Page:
Now at the highest level, he has mixed the spot up shooter I saw at St. Joe’s Metuchen, with the polished post game I saw at Kentucky, and it has been a joy to watch. Similarly to The Brow, KAT can be used in many ways in Minnesota’s offense. Much like AD, he is very capable in pick and roll offense, as well as in the pick and pop. Towns is top 10 in the NBA in offensive rebounds per game at about 3.5 per game, so he can do a lot of his work off the glass with put backs. He is a great mix of bruiser and polished back-to-the-basket offensive weapon. The moment Towns entered the league, he was a nightmare on both ends. He protects the rim as effectively as anyone in the league with his 1.5 block per game, and he has the skills offensively, as well as the youth (he is only 21), to be a 25 point-per-game scorer for the next decade.
Imagine a 7’3” power forward that can soar for put-back slams and is shooting .384 from the 3 point line on 4.9 attempts a game. Now imagine that this player can also handle the rock better than almost any big in the game, and has a fairly strong post game with a nice mix of face-ups and back to the basket moves. Oh yeah, and give him the ability to protect the rim at an elite level. This player may sound almost unreal. Somewhat of a unicorn, you might say. Well, Kristaps Porzingis is every bit that unicorn. KP was drafted to be a project. He would take years to mature before becoming a solid contributor on an NBA roster. He was a risk that could be Dirk or could be Darko. Instead, he showed us that he was his own thing.
Unfortunately, Kristaps is stuck on the dumpster fire that is the New York Knickerbockers. A team that is going through such a rough patch that news of a disappearing Derrick Rose was forgotten in days due to the President of the team calling out one of the league’s best offensive players ever. The Knicks are an absolute mess, but if this mess ever cleans itself up, Kristaps will be able to thrive in an offense that features plenty of pick and pop plays for him, as well as a healthy dose of post ups. He is only 21 years old, so I’m assuming they will fix the organization in time for the world to see KP on an actual team. The kid is meant to be a stud and if the Knicks can clean up their act, Kristaps should be able to make the Knicks a consistent playoff team in the East for years to come.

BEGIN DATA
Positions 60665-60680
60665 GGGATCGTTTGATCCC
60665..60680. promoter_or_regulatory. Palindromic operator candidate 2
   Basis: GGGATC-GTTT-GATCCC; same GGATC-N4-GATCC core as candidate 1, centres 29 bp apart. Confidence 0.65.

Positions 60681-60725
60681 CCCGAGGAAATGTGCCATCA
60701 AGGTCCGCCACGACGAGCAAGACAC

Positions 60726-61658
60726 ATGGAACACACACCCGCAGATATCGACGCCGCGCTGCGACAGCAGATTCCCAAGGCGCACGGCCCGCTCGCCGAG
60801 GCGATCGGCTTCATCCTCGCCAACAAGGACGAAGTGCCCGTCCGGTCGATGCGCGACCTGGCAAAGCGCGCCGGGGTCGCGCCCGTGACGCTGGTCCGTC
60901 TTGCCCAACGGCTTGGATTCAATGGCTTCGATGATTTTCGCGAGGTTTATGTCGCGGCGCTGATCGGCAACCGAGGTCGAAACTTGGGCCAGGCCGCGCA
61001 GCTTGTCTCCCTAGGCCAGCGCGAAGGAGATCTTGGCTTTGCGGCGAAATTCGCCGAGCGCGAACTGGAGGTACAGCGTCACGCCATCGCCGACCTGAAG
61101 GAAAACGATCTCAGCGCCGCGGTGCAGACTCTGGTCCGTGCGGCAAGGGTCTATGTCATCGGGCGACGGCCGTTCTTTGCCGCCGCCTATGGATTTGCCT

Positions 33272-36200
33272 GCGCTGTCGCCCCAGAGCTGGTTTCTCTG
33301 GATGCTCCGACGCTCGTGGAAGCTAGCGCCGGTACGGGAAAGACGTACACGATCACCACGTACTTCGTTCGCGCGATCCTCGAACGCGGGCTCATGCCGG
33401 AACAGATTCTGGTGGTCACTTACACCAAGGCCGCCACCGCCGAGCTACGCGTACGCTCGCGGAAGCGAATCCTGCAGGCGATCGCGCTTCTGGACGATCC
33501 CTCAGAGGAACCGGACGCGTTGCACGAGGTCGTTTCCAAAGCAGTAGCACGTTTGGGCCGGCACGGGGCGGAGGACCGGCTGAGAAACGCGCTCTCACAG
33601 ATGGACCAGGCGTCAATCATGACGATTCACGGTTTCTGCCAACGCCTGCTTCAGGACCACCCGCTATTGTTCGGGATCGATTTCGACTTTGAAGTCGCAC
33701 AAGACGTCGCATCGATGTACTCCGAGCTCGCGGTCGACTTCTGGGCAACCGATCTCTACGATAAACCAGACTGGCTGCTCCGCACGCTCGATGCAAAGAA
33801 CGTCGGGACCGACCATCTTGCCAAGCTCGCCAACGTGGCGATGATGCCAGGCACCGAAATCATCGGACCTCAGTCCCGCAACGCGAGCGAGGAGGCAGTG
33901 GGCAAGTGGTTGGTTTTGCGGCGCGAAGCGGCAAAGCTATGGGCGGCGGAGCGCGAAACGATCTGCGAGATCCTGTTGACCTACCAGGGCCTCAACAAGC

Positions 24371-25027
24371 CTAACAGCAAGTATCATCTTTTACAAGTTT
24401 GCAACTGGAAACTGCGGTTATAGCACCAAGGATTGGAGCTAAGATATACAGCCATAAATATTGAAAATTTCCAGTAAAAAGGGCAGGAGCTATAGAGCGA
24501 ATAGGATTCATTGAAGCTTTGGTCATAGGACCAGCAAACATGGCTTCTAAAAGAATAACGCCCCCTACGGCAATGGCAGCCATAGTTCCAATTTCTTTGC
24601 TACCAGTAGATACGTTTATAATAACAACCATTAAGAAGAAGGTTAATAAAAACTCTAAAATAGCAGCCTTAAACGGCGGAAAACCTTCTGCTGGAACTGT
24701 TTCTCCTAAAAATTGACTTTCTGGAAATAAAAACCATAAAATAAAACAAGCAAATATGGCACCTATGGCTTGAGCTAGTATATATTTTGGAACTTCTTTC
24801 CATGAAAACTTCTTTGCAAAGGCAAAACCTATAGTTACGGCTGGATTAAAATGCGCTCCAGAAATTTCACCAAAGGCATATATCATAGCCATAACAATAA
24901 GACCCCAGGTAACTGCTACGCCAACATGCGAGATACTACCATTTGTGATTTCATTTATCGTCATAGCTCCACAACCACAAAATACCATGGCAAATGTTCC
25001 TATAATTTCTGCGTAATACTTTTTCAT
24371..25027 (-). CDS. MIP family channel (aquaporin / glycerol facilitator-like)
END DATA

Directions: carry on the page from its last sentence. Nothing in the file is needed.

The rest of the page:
Ah, the Process, the glorious Process. The savior of basketball in Philadelphia. As a Sixers fan, I have been on this Embiid hype train for a long, long time. For Embiid, it is all about health. Can he stay healthy for a full season and can he handle a full workload? Nothing in his short hoops career is evidence of this, but I am not the only one that hopes he can. Embiid is as well rounded offensively as they come. He can play back to the basket and show off every post move in the book. He also has the ability to spot up and knock down 3’s, as his .367 clip from beyond the arc shows. However, where the Process does his best processing is when he catches at the top of the key and pump fakes. Jo-Jo can handle and move better than most bigs, so when he catches at the top of the key and shows the ball fake, all it takes is a slight closeout from the defender, and then Embiid is driving for a finish or drawing a foul, which he has done at an amazing rate all season, putting up 7.9 free throw attempts a game in just 25.4 minutes.